Now Reading
10 Picturesque Sites of New Mexico, USA

10 Picturesque Sites of New Mexico, USA

WOE Media

Going to New Mexico feels like going to another world. It doesn’t even feel like you’re still in the USA as the state has a mixture of three cultures: Spanish (tracing their roots back to Spain), Native American, and Anglo (non-Latin). The way New Mexicans speak Spanish is a mixture of the old Spanish and Native American.  The food is even unique, treating red and green chilies as food gods the locals can’t live without. The state is packed with all faces of nature as it is home to numerous high plains, mountains, and deserts. Furthermore, it is one of the largest states in the country but it is also the least densely populated states.

And why should you visit New Mexico? There’s just so much to see and here are some of the places you shouldn’t miss:

  1. White Sand National Monument

If you’re the type who goes to the beach not because of the sea but because of its white sand, White Sand national monument is going to give you a love at first sight moment. The 275-square-mile white desert is considered as the world’s largest gypsum dune field inhabited by over 800 species of animals and different kinds of plants. If you feel like making your blood rush, you can buy or borrow a sled to slide down the dunes.

  1. Kasha-Katuwe Tent Rocks National Monument

People from all ages who are looking for a doable hike just a short drive from Albuquerque can visit the amazing cone-shaped tent rock formations of Kasha-Katuwe Tent Rocks national Monument. These cones have been the creations of the volcanic eruptions occurred 6 to 7 million years ago. Besides hiking, visitors can also do some birdwatching and geologic observations around the area.

  1. Bandelier National Monument

Visiting Bandelier National Monument is like going back in time when people built their homes by carving holes into the soft-walled cliffs and planted crops in mesa top fields. The 33,000 acres of ragged canyon and mesa country allows visitors to view preserved pictographs, know more about the site’s history, or hike along its different trails.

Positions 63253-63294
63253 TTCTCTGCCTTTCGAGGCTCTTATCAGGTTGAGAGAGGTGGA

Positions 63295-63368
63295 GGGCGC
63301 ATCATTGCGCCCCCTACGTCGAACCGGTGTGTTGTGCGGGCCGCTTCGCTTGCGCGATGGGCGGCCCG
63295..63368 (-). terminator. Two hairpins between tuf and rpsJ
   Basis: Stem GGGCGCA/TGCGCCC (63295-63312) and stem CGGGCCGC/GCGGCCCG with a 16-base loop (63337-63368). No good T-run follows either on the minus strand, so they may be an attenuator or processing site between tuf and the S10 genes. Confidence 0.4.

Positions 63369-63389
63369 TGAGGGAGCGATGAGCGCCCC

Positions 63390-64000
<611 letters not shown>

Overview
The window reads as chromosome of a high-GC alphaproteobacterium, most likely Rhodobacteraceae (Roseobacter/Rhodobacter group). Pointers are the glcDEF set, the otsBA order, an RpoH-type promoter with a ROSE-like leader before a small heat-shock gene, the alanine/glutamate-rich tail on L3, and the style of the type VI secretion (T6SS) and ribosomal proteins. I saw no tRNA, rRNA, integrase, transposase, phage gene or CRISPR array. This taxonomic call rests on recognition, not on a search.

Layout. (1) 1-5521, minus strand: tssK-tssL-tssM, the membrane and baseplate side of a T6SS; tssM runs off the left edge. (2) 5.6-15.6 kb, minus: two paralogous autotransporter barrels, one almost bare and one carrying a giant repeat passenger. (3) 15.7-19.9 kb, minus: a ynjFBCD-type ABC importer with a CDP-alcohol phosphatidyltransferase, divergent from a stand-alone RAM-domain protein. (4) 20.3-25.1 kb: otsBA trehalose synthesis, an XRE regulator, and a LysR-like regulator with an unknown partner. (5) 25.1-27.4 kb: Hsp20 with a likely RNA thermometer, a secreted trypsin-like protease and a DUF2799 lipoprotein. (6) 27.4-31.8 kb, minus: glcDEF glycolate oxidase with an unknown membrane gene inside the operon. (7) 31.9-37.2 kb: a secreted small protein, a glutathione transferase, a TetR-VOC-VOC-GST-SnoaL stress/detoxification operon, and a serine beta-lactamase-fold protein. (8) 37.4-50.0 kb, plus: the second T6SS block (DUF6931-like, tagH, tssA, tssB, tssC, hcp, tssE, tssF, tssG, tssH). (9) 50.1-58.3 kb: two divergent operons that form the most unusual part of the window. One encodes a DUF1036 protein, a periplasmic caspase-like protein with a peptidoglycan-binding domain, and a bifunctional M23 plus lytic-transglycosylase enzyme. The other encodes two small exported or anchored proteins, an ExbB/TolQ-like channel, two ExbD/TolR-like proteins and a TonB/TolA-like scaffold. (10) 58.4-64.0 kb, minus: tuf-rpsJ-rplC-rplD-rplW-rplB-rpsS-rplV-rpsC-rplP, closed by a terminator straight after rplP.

1. Big Room

The “Big Room” in Carlsbad Caverns National Park was once known as USA’s largest natural underground chamber. Even though it doesn’t hold the record as the largest anymore, going inside is still quite worth the experience. The Carlsbad Caverns stands on a field of natural gas and oil which contributed to the creation of the caves’ unique limestone formations.

  1. Gila Cliff Dwellings National Monument

See more cave dwellings at Gila Cliff Dwellings National Monument. The unique cave dwellings offer more space for visitors to explore and learn about the home of the people of the Mogollon Culture for about 20 years. Around the monument, you can also do some hiking, bird watching, and more.

  1. Chaco Culture National Historical Park

Learn more about the history of the prehistoric American Indian communities and their villages known as “ancestral pueblos” by visiting Chaco Culture National Historical Park. The dwellings built and occupied from 850 to 1250 AD stand on a high canyon that calls for a bit of a tough hike before you can reach it. Don’t forget to see the canyon’s largest pueblo and UNESCO World Heritage Site, Pueblo Bonito.

See Also
Top British Columbia Experiences

  1. Aztec Ruins National Monument

If ever the previous dwelling sites left you wanting for more, there’s the Aztec Ruins which will serve as a great follow-up to answer your curiosities about the life of the Pueblo people. The monumental great house, with a size longer than a football field, is filled with around 500 rooms, original plaster walls, and almost 900-year-old roofs. You’ll also find a ceremonial Great Kiva (a room for religious rituals) at the Aztec Ruins which impresses visitors with its vastness.

  1. Ghost Ranch

The 21,000-acre Ghost Ranch is a current retreat and education center run by the Presbyterian Church of the USA. The main stars, however, that make the ranch’s scenery spectacular are the surrounding red and yellow cliffs that match the blue cloudy sky.

  1. Valles Caldera

Valles Caldera is an 89,000-acre national preserve located in the heart of one of the three super volcanoes in the United States. The caldera which appeared after the eruption of a super volcano is a local favorite for skiing and hiking depending on the season. If you’re the type who just wants to wander around, don’t miss the wildlife especially the Rocky Mountain elks.

  1. Blue Hole

The Blue Hole is a true oasis in the middle of the desert, attracting those who want to go for a nice cool swim and scuba diving. The bell-shaped pool is 80 feet deep, which makes it a bit scary and thrilling at the same time to swim in.

View Comments (0)

Leave a Reply

Your email address will not be published.